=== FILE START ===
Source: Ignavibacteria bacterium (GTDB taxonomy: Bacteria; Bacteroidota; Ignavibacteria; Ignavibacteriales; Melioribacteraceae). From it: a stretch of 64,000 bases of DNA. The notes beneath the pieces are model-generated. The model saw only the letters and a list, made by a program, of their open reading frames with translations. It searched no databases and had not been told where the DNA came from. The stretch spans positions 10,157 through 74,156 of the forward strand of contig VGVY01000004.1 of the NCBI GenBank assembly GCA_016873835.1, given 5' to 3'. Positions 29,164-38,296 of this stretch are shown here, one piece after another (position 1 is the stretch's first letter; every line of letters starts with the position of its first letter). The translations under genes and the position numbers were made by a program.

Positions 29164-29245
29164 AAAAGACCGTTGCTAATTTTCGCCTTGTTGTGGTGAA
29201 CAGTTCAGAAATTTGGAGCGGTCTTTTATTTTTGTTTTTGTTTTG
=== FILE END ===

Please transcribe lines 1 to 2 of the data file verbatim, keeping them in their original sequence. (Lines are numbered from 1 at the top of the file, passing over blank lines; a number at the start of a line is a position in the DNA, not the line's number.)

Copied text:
Source: Ignavibacteria bacterium (GTDB taxonomy: Bacteria; Bacteroidota; Ignavibacteria; Ignavibacteriales; Melioribacteraceae). From it: a stretch of 64,000 bases of DNA. The notes beneath the pieces are model-generated. The model saw only the letters and a list, made by a program, of their open reading frames with translations. It searched no databases and had not been told where the DNA came from. The stretch spans positions 10,157 through 74,156 of the forward strand of contig VGVY01000004.1 of the NCBI GenBank assembly GCA_016873835.1, given 5' to 3'. Positions 29,164-38,296 of this stretch are shown here, one piece after another (position 1 is the stretch's first letter; every line of letters starts with the position of its first letter). The translations under genes and the position numbers were made by a program.

Positions 29164-29245